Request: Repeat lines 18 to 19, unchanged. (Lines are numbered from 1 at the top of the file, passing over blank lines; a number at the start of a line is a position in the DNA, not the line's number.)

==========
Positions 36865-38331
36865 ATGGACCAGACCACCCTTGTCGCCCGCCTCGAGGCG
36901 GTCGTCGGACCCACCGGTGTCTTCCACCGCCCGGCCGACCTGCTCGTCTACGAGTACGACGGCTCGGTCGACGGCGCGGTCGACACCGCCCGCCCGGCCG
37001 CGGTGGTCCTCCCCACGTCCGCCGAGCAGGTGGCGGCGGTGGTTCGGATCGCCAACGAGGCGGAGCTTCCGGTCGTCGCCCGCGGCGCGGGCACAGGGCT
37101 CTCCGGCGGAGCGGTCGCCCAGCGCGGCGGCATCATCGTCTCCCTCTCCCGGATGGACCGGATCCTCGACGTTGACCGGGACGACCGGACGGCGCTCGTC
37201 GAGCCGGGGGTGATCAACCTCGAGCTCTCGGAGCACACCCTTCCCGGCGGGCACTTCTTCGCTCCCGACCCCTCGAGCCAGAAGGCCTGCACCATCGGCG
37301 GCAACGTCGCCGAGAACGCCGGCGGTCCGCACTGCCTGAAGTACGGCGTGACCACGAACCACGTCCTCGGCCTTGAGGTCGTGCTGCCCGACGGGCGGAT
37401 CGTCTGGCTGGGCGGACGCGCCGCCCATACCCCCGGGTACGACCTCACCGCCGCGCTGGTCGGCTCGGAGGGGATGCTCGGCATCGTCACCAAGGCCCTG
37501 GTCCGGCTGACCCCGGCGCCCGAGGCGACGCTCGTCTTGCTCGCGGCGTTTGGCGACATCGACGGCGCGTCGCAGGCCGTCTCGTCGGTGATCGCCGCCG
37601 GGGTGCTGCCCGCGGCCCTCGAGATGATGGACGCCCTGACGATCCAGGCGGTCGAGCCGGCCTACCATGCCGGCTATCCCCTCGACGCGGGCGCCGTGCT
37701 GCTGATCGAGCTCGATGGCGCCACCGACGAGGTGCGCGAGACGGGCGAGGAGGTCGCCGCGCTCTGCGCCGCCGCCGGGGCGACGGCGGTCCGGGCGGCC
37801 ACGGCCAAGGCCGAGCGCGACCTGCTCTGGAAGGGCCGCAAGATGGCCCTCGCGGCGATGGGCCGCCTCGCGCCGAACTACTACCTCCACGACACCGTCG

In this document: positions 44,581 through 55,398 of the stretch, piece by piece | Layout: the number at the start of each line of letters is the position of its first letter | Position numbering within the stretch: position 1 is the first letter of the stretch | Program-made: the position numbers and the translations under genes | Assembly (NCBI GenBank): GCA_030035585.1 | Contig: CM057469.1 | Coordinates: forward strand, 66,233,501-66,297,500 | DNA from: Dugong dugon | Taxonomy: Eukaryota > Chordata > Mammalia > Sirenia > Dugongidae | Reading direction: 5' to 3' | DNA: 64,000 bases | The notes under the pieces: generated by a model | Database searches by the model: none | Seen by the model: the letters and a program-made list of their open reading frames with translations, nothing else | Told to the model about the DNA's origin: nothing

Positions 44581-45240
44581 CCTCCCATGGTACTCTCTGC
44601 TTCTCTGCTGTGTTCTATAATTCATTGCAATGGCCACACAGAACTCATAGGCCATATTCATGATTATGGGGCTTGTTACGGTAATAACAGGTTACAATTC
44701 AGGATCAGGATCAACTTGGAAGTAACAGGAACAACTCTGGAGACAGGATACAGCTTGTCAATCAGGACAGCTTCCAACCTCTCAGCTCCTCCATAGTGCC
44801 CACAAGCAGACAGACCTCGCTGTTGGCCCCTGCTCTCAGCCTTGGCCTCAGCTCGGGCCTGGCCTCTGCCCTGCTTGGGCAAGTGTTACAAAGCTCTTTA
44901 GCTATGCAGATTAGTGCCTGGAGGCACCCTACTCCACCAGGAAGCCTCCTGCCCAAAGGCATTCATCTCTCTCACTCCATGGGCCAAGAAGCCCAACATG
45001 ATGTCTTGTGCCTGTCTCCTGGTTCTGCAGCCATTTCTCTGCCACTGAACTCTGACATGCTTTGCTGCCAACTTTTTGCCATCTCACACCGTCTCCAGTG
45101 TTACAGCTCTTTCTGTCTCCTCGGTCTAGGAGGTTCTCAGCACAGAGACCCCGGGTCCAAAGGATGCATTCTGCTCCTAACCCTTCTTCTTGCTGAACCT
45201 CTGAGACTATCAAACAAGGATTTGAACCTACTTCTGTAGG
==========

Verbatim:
44801 CACAAGCAGACAGACCTCGCTGTTGGCCCCTGCTCTCAGCCTTGGCCTCAGCTCGGGCCTGGCCTCTGCCCTGCTTGGGCAAGTGTTACAAAGCTCTTTA
44901 GCTATGCAGATTAGTGCCTGGAGGCACCCTACTCCACCAGGAAGCCTCCTGCCCAAAGGCATTCATCTCTCTCACTCCATGGGCCAAGAAGCCCAACATG